Inspiron 530n a Year Later

Well, technically there is still one and a half months to go, but it is close enough.

What has changed from the original configuration?

  • Upgraded memory to 4GB
  • I bit the bullet and reformatted the hard drive to upgrade Ubuntu from the original 32-bit Feisty 7.04 to 64-bit Hardy 8.04
  • Updated BIOS from 1.0.3 to 1.0.15 to utilize all of the available memory – without the update, it reported only 3.2GB

64-bit Hardy feels faster and it took care of the minor annoyances I had with the original setup. It takes about 40 seconds between grub showing up and being able to click on something on the desktop.

I initially tried to upgrade Ubuntu to 7.10 and then to 8.04. The first upgrade went flawlessly, but the second choked up on some package dependencies that wouldn’t resolve, which made GUI unusable and after poking around for an hour or so I decided that fixing it was not worth my time: I wanted to upgrade to 64-bit system anyway, and I felt that even if I eventually fixed the problem there might still remain small glitches that could make life difficult. So I made a backup of my files, took a deep breath and made a fresh install of 64-bit Ubuntu 8.04, which was uneventful except that I had to add irqpoll kernel boot option.

BTW, I also installed Hardy on my little Fujitsu P1120 laptop, and it automatically installed drivers for the touchscreen and Linksys PC-card wireless adapter! Although the touchscreen needs calibration, the mere fact that it’s supported is huge. The laptop is almost 5 years old now and Hardy is too heavy for its 800MHz Cruzoe and 240MB of RAM, and I need a replacement. The manufacturers finally woke up and smelled the coffee, and Fujitsu squandered a wonderful opportunity to jumpstart the market. As far as I know P1120 was the first in the form factor of current Netbooks (feels nice to be ahead of the curve by 4 years :) and it has always been a conversation starter. Now I am waiting for the perfect device to take its place.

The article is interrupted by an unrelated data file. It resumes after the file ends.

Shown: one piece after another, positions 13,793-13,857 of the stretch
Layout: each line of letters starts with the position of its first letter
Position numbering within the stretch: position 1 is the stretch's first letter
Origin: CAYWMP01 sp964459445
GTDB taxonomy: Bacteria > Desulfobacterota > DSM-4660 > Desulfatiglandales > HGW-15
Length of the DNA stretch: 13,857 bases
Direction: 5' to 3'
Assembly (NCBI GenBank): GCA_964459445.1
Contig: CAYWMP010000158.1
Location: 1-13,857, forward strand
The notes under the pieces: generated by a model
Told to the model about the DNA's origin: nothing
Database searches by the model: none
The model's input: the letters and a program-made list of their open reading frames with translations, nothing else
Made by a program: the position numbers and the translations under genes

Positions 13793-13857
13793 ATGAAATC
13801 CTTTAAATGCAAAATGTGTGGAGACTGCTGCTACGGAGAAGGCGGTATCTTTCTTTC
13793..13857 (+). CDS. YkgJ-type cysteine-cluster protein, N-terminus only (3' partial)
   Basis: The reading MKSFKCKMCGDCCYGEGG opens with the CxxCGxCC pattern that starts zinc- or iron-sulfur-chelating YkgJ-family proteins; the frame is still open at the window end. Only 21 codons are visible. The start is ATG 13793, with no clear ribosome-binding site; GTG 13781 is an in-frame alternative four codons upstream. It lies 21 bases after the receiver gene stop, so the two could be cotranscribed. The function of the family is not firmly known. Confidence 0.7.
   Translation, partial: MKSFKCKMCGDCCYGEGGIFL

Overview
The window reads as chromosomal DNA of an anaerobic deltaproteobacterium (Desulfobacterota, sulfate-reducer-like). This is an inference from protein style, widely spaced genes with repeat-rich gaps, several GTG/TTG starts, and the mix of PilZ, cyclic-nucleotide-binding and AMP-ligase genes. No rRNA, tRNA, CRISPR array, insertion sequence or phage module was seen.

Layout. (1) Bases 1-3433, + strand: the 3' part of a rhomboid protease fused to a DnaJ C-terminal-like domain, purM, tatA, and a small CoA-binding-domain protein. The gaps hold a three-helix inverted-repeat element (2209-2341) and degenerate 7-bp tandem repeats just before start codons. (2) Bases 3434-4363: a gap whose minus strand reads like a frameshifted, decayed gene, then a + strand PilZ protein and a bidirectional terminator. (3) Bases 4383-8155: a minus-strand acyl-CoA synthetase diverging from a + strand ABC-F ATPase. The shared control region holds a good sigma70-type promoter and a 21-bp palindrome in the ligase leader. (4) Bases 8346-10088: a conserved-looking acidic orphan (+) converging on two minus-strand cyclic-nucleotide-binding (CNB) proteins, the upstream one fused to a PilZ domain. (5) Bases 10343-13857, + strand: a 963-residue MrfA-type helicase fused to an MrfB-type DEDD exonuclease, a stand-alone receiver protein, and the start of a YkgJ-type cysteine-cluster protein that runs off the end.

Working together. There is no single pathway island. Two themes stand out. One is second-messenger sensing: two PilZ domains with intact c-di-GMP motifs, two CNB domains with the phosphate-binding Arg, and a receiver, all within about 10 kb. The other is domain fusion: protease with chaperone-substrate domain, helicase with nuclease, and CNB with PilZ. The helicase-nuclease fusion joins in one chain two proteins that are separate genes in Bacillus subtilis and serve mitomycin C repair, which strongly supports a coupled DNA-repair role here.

The Ubuntu Inspiron is up and running!

I finally got around to unpacking the boxes and installing the new computer. Pretty much everything worked out of the box, but I had to tinker with screen resolution as only the default set of 640×480, 800×600 and 1024×768 was available initially, and in the end I had to connect the monitor via VGA – DVI was giving me problems I could not resolve at this point. More later.

Got a Dell Inspiron 530n with Ubuntu pre-installed

I finally splurged on a Dell Inspiron 530N with Ubuntu. I need a computer for my music workstation, and with the latest developments in good quality multi-track recording software for Linux I felt it’s time to give it a serious try. I was thinking of building one myself instead of buying a ready made one, but did not feel adventurous enough. I guess I’m getting old :) This is actually my first brand name PC purchase!

I’ve received it very quickly – placed the order last Friday, and yesterday it was here! I’ve ordered the cheapest configuration without the monitor for $379, $410.74 with tax, with free shipping.

As for the monitor, Dell needs to get real: $170 is too much for a Viewsonic VA1703wb – a widescreen 8ms 1440×900 monitor with no DVI, 500:1 contrast and 250 nits brightness, so for just $10 more plus shipping I’ve got a superb 20″ Acer AL2016WBbd with 1680×1050 resolution, 5ms response time, DVI, 800:1 contrast and 300 nits brightness from NewEgg. Dell should consider partnering with Acer on monitors – Viewsonic is a good brand but Acer beats it hands down.

Stay tuned as I get it into production, and post questions if you are considering a Dell computer with Linux but still undecided – I will try to answer them here.